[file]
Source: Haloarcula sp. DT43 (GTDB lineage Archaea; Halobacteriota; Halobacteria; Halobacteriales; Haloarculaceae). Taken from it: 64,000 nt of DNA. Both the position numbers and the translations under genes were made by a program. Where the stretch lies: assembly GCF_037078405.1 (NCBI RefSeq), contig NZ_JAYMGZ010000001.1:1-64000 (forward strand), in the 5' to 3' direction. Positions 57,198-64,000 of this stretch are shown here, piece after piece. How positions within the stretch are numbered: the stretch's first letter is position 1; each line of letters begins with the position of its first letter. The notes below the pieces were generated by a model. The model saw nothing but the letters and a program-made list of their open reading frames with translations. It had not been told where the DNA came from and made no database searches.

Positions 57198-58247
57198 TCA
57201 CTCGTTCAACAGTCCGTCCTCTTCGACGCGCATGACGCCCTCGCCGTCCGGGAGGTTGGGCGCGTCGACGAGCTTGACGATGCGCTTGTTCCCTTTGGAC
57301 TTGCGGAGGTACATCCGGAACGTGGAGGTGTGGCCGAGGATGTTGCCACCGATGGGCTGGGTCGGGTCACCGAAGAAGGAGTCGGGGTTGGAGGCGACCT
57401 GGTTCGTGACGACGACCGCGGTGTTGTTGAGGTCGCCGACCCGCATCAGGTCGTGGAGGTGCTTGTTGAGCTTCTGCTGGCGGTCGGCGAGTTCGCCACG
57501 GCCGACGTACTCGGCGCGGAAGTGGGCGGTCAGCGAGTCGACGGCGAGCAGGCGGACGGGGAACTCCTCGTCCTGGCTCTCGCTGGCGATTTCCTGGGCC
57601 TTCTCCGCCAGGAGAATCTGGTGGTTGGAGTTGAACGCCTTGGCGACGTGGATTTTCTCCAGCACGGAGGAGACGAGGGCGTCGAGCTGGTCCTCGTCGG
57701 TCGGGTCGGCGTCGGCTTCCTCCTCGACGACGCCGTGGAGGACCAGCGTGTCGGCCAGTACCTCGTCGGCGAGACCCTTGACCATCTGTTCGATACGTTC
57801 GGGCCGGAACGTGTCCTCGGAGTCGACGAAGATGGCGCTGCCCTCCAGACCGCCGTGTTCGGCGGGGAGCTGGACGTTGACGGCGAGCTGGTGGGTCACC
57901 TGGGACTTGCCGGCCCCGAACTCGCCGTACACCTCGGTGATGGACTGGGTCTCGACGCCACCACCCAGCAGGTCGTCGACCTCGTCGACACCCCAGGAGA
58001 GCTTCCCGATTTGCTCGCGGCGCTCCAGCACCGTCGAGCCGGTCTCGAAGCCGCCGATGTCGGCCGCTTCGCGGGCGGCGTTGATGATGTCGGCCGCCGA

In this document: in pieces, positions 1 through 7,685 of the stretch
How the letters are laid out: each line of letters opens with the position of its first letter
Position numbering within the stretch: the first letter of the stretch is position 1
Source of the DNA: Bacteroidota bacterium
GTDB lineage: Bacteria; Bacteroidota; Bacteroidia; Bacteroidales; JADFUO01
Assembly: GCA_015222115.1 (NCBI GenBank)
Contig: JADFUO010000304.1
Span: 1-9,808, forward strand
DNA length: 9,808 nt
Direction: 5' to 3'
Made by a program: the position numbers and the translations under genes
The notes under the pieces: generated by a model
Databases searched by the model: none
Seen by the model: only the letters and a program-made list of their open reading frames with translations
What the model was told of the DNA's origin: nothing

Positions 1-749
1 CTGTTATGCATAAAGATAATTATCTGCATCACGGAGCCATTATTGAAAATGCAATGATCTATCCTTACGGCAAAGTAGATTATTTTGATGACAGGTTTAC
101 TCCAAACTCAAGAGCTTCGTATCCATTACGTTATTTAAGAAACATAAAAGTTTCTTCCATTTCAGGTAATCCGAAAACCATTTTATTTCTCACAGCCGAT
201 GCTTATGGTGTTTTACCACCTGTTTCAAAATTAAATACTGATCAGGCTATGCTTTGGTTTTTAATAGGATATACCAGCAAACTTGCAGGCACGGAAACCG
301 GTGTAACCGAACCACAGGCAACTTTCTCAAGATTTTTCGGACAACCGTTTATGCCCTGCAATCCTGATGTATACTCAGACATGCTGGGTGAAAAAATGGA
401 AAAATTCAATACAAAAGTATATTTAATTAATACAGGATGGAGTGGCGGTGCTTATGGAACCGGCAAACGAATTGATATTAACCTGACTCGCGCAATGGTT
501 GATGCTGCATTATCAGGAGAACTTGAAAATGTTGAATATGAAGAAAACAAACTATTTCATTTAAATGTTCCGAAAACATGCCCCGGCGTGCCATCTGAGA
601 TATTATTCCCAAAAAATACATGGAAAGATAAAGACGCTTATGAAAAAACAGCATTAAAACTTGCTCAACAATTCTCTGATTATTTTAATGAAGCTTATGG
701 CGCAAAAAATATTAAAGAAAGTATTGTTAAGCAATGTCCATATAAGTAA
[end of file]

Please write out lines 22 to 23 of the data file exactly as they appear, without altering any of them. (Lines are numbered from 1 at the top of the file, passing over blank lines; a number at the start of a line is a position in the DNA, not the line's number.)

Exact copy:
Direction: 5' to 3'
Made by a program: the position numbers and the translations under genes